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So Long, Sloppy Joe

By Stett Holbrook

IN WHAT may be one of the few positive achievements in his presidency, George Bush signed a child-nutrition bill in June that will, among other things, create seed money to help start farm-to-cafeteria projects in U.S. schools.

As American children grow fatter and fatter, farm-to-cafeteria programs replace the nutritionally inferior, pre-packaged, frozen and reheated fare typically served in public schools with fruits and vegetables grown by local farmers. Not only do the programs provide students with fresh, healthful produce, they give often-struggling local farms a much-needed market for their crops. The programs also serve up money for nutrition education, school gardens and equipment.

Some Bay Area schools like those in Berkeley and Hayward have already begun farm-to-cafeteria projects, but so far there are no such programs in Silicon Valley.

According to Anupama Joshi, California Farm-to-Schools program manager for the Center For Food And Justice at Occidental College, the programs cost food-service departments fewer than 10 cents more per pupil than traditional food-service program. And because more students actually eat school lunches when the options are greater than Tater Tots and grilled cheese sandwiches, schools can increase profits and government reimbursement, she says.

"[Schools] realize in the end it's actually beneficial to them," she says.

Now that the farm-to-schools legislation has passed, it's up to Congress to fund it. Call, write or fax your local senator or congressman and ask them to fund Section 122 ("Access to Local Foods and School Gardens") of the Child Nutrition and WIC Reauthorization Act. And let local schools boards know you'd like to see locally grown food replace sloppy joes and Pizza Hut in the cafeteria.

Yasu Me

While chef Brett Yasukawa is fourth-generation Japanese-American and grew up in San Jose's Japantown, you won't find standards of Japanese cuisine like sushi, teriyaki and tempura on the menu at Yasu, his tiny but elegant 6-week-old Japantown restaurant. Yasukawa, whose résumé includes stints at Wolfgang Puck's Chinois in Las Vegas and Nobu in Las Vegas and New York, calls his food "contemporary Japanese cuisine" and offers dishes like grilled tri-tip and corn in curry sauce, chicken and shiitake mushrooms in red wine and crispy salmon skin and tomato ceviche salad.

Fish Tales

Although I'd rather be eating a crispy fish taco, I have to eat a bit of crow instead. In my Aug. 18 column, I lamented the lack of good fish-taco establishments in Silicon Valley. Rubio's makes a good fish taco, but I said that the San Diego-based restaurant doesn't have locations in the South Bay. Not true, several readers told me. Rubio's has locations in Valley Fair Mall and the Oakridge Mall off Blossom Hill Road.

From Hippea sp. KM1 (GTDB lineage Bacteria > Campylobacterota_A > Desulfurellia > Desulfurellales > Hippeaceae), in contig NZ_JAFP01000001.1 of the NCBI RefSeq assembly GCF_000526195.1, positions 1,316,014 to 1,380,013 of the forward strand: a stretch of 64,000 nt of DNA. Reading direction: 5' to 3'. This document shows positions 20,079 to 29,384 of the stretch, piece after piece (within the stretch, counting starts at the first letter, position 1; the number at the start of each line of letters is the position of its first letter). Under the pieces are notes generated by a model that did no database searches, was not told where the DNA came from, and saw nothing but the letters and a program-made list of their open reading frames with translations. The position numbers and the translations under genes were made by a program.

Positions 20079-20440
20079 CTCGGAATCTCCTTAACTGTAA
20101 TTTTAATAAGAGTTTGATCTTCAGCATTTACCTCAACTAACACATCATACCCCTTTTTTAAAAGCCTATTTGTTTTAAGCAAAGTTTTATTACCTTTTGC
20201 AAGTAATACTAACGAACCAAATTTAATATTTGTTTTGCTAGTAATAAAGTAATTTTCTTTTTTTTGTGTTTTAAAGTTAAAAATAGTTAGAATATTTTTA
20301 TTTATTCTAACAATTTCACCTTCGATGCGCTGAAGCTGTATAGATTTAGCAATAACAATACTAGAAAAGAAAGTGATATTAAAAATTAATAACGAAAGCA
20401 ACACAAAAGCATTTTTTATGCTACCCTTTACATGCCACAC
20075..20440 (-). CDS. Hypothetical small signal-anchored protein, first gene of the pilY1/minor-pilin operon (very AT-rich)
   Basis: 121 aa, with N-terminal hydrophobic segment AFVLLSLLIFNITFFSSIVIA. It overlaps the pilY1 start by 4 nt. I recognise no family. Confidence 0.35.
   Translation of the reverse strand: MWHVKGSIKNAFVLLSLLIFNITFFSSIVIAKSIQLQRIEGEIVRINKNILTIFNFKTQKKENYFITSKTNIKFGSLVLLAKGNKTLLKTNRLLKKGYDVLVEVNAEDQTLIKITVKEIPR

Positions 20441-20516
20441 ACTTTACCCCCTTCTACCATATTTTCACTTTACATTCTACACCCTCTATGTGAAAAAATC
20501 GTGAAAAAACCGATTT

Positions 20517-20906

Meanwhile, I've heard from a few readers about other good fish-taco joints, including Andale's in Los Gatos and Una Mas!, which has a number of locations in Silicon Valley. San Jose resident Theresa Albers praises the food at Una Mas! but also the restaurant's community spirit. At the restaurant's Campbell location, they recently donated 15 percent of the day's sales to help the Congregational Church of Campbell raise funds to feed the hungry.



5 Places to Love

Summer's End

LABOR DAY is bittersweet. Officially, it marks the end of summer. School has started, the days are getting shorter and cold weather is a few months away. But Labor Day also means fall weather is on the way, a glorious time of year in the South Bay. The end of summer is also the time when the fruit and vegetables at local farmers markets are at their absolute peak. Tomatoes, stone fruit, leafy basil, berries, chile peppers, corn, everything the now-waning summer sun has produced is piled high at local outdoor markets. Savor the season that was with a taste of summer's swan song. Here's a list of five farmers markets.

Los Gatos Sunday, 8am-noon. Town Park Plaza, Montebello Way at Broadway.

Palo Alto Saturday, 8am-noon. Parking lot G, between Gilman Street and Hamilton Avenue.

Downtown San Jose Friday, 10am-2pm. San Pedro Square.

Blossom Hill, San Jose Sunday, 10am-2pm. Princeton Plaza Mall, Kooser Road and Meridian Avenue.

Sunnyvale Saturday, 9am-1pm. S. Murphy Avenue between Washington and Evelyn avenues.


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From the September 8-14, 2004 issue of Metro, Silicon Valley's Weekly Newspaper.

Copyright © Metro Publishing Inc. Metroactive is affiliated with the Boulevards Network.

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